Foreign secretary Philip Hammond
The recalibration of the promotion of civil liberties overseas has triggered a row between campaigners and the foreign secretary, Philip Hammond. Photograph: Laura Lean/PA

The UK Foreign Office has revised its global human rights priorities, dropping any explicit reference to its campaign to abolish the death penalty. The recalibration of the promotion of civil liberties overseas has triggered a row between campaigners and the foreign secretary, Philip Hammond.

According to the department – which, like most of Whitehall, is under pressure to make savings – the change in terminology does not signal a shift in policy on capital punishment. The Foreign Office, however, has confirmed that it is in the process of relabelling its much vaunted “six global thematic priorities”, which consisted of women’s rights, torture prevention, abolition of the death penalty, freedom of expression on the internet, business and human rights, and freedom of religion or belief.

In their place will be three less specific categories relating to human rights, democratic values and the rule of law. There is no mention of opposing the death penalty in the title of the new overarching themes.

The department also confirmed it was dropping the term “human rights countries of concern” and replacing it with the less critical-sounding “human rights priority countries”.

The alterations, coinciding with the arrival of the Conservative majority government, have alarmed the charity Reprieve, which campaigns against the death penalty and assists people on death row around the world. In a letter to Hammond, released to the Guardian, the organisation claims the changes amount to “the UK’s retreat from the fight for global abolition of the death penalty”.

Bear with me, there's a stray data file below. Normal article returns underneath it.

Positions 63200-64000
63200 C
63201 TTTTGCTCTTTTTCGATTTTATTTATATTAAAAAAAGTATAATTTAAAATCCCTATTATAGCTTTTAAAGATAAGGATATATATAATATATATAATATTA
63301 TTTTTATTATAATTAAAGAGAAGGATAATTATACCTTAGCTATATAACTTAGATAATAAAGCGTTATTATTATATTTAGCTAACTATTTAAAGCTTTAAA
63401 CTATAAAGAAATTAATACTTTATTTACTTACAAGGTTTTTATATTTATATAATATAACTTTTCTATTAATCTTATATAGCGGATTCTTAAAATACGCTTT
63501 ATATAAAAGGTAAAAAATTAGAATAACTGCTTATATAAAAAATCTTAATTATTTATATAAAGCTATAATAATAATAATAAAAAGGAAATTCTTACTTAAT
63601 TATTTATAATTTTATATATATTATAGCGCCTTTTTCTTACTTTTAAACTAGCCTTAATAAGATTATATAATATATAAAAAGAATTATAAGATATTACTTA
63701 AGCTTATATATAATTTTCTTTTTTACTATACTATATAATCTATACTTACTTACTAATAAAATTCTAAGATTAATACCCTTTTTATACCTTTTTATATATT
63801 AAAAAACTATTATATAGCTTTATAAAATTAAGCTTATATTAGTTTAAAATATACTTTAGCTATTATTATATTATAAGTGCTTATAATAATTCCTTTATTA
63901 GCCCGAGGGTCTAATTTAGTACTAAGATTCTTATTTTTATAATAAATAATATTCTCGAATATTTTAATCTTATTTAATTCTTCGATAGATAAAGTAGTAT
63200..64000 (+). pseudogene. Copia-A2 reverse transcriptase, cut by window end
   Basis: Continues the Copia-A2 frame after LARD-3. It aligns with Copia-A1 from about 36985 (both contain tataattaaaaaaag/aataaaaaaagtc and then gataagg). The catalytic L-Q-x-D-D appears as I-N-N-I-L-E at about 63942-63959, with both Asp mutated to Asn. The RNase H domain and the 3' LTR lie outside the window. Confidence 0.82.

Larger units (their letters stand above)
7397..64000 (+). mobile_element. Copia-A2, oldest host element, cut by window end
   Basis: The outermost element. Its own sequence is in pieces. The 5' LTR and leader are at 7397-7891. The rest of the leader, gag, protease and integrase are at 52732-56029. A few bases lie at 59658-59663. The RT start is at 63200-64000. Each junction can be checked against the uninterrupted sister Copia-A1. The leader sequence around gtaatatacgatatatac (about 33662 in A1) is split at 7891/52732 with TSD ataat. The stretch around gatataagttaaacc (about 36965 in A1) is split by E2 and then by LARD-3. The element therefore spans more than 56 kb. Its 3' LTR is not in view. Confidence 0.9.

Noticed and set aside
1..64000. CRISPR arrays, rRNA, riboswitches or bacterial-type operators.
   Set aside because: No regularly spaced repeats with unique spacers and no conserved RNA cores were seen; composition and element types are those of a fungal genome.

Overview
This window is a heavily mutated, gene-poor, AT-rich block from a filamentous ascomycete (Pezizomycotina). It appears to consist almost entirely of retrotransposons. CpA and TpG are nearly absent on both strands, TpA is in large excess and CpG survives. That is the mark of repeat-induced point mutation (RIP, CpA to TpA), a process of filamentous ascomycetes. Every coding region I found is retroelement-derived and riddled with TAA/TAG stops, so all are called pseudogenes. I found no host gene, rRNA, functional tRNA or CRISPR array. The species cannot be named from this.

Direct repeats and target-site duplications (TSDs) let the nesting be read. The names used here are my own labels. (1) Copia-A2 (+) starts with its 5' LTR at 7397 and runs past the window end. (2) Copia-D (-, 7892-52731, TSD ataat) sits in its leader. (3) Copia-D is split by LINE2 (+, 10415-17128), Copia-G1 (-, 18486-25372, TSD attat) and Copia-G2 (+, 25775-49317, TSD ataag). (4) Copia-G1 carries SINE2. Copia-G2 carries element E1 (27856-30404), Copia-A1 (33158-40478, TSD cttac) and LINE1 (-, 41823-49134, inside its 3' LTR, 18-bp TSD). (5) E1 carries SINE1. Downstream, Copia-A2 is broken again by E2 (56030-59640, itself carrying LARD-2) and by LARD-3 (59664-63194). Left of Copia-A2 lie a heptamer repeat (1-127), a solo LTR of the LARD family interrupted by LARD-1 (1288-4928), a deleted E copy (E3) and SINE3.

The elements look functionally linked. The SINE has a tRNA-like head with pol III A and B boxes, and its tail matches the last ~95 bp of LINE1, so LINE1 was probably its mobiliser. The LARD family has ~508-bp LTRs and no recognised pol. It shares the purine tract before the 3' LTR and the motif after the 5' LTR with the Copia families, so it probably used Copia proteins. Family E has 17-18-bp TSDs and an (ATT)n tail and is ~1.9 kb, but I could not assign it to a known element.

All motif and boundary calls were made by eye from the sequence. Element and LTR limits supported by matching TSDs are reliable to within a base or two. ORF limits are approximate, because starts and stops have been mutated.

The charity also alleges that Foreign Office funding for death penalty projects through its Human Rights and Democracy Department (HRDD) will no longer be ringfenced and spending on human rights cut back.

This financial year, 2015-16, the Foreign Office is spending £600,000 on anti-death penalty projects. The work involves funding for civil society projects, including setting up an abolitionist network in the Commonwealth Caribbean.

Reprieve, which says it has been briefed on the new strategy, has asked Hammond to reconsider his “decision to abandon the government’s pledge to fight for the global abolition of capital punishment”. It deplores the decision to no longer “class states such as Saudi Arabia, Pakistan and Iran as ‘countries of concern’ … despite dramatic spikes in their use of capital punishment and use of torture”.

Saudi Arabia has executed 104 prisoners so far this year, Reprieve points out, a sharp increase on the 87 recorded for the whole of 2014; Iran has executed nearly 700 prisoners, a number likely to exceed last year’s total; and Pakistan has ended a longstanding death penalty moratorium, hanging at least 192 people in less than eight months.

The UK’s commitment to campaigning against the death penalty was codified under the last government, which published a death penalty strategy in 2010. Reprieve is calling on Hammond to renew his department’s commitment to fighting for the abolition of the death penalty overseas, publish a strategy setting out actions for advancing abolition of capital punishment, and retain the “country of concern” categorisation.

Reprieve does not receive money from the FCO’s HRDD fund but is supported by the department’s consular services for its work on death penalty cases involving Britons overseas.

The overall rationale for the FCO changes is said to be to allow a more flexible approach in policy. The department now lists Saudi Arabia, Pakistan and Iran as “human rights priority countries”.

Asked about spending on death penalty projects, the Foreign Office said the budget and composition for its programmes was under consideration as part of the Treasury’s Comprehensive Spending Review (CSR), due to be resolved this autumn.

An FCO spokeswoman said: “Our long-standing policy hasn’t changed. We remain committed to advancing global abolition of the death penalty and it is wrong to suggest otherwise. The government opposes the death penalty in all circumstances as a matter of principle and we would like to see the long-term trend towards abolition continue throughout this parliament.”